Vincent Racaniello is Higgins Professor of Microbiology & Immunology at Columbia University, where he oversees research on viruses that cause common colds and poliomyelitis. He teaches virology to undergraduate, graduate, medical, dental, and nursing students, and writes about viruses at virology.ws.
The detection of a new virus called XMRV in the blood of patients with chronic fatigue syndrome (CFS) in 2009 raised hope that a long-sought cause of the disease, whose central characteristic is extreme tiredness that lasts for at least six months, had been finally found. But that hypothesis has dramatically fallen apart in recent months. Its public demise brings to mind an instance when a virus *was* successfully determined to be behind a mysterious scourge: the case of HIV and AIDS. How are these two diseases different—how was it that stringent lab tests and epidemiology ruled one of these viruses out, and one of them in?
Are the silent viruses within us doing more than we know?
By Laura Kasman, as told to Veronique Greenwood
In the 1970s, doctors noticed that sometimes people with hepatitis B virus infection (HBV) would get suddenly much worse and go into liver failure, and they didn’t know why. But through hard work with what are now antiquated methods, they found out that there was another virus, very different genetically from HBV, but dependent on HBV to spread from person to person. It is called hepatitis D virus or delta agent, and it steals proteins made by HBV to get from cell to cell and victim to victim. The combination of HBV plus hepatitis D is always much more serious than HBV alone, and hepatitis D virus never occurs on its own.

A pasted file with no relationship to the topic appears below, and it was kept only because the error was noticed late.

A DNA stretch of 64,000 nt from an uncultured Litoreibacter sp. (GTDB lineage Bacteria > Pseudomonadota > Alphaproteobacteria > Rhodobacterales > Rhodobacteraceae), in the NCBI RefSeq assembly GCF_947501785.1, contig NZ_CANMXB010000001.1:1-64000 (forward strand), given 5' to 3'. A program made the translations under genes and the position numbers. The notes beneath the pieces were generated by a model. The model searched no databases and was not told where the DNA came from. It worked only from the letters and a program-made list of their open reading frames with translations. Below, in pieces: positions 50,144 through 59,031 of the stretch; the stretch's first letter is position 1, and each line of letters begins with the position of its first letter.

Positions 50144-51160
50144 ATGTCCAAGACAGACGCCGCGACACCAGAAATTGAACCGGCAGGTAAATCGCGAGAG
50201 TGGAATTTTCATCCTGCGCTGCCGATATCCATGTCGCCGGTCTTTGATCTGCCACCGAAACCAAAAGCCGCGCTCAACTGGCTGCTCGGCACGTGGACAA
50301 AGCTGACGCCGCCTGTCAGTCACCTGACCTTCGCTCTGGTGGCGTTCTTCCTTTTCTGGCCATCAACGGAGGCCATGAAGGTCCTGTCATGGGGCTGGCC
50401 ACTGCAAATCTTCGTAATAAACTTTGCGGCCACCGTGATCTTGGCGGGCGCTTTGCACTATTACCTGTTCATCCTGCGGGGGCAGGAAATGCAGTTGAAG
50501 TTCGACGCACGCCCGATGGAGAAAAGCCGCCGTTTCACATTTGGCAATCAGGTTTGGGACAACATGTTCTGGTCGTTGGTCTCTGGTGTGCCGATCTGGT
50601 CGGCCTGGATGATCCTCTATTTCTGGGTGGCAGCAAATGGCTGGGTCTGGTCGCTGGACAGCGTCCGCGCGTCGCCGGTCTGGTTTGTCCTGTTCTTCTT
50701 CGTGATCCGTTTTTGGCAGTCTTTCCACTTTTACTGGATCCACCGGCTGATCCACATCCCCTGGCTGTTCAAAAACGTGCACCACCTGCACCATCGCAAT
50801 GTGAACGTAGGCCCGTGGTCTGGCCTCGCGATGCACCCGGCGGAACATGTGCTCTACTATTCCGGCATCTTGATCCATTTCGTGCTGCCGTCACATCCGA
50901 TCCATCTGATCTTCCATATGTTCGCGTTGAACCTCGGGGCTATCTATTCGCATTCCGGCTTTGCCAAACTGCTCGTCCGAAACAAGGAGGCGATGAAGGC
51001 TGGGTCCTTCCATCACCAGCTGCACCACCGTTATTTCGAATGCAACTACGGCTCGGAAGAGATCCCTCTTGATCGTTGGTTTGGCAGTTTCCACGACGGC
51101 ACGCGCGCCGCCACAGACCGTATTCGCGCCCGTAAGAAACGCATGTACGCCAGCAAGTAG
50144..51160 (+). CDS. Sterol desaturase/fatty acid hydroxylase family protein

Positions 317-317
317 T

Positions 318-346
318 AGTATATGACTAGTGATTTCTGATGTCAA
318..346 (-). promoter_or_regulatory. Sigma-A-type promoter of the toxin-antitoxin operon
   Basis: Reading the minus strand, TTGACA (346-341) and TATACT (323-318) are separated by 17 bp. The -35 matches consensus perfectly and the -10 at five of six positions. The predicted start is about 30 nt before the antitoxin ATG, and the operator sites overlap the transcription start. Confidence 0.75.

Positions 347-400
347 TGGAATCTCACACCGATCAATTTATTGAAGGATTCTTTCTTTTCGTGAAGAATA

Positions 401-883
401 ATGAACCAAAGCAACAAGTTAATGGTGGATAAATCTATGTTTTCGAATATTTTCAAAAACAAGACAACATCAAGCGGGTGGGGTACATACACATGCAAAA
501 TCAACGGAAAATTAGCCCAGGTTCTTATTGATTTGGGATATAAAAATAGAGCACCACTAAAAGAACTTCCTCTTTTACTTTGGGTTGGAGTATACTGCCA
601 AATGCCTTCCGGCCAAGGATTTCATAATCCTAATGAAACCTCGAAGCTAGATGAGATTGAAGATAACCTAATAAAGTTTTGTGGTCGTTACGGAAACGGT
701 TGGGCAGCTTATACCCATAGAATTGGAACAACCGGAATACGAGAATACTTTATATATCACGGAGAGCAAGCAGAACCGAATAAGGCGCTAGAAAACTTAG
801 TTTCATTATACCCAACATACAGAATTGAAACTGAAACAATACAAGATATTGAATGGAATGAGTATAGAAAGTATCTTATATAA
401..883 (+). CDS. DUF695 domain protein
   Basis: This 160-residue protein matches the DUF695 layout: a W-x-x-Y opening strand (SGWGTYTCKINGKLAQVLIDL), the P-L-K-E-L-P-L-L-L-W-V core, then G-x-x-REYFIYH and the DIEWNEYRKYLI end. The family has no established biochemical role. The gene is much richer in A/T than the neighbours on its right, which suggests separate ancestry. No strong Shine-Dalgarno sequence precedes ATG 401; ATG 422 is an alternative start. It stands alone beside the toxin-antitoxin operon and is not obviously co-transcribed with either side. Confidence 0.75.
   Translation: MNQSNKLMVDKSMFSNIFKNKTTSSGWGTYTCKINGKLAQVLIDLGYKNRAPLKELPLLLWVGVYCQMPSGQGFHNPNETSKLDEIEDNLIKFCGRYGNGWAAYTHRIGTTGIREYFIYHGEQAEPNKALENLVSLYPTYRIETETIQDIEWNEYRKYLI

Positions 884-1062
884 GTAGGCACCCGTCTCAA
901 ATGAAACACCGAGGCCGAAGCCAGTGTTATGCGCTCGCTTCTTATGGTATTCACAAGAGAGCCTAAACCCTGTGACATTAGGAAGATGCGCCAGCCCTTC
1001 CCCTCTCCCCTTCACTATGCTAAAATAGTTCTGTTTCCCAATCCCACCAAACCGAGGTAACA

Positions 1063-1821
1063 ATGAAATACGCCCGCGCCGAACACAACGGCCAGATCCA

This phenomenon, called viral interference, has been seen in the lab for a while, but it was generally thought to be an artifact with little or no importance in human disease. That’s because we didn’t have the technology to easily find and identify viruses in living people until recently.
The advent of PCR rewrote our understanding of viral interactions, as it did for many areas of biology. We learned that almost everyone has many silent viral infections cooking in them all the time, some that last for life and some that come and go. When the human genome was sequenced, it showed that 8% of the human genome is made up of dormant and disabled retroviruses (the kind of virus that causes AIDS). It’s as if scientists were looking for cockroaches in a big dark room and all we had was a little flashlight. For decades we followed one bug at a time, and it worked and we made progress, so we thought each one was alone. And then with PCR we found the light switch and yikes, they were everywhere! We didn’t notice most of them for so long because they cause no symptoms in most people. Read More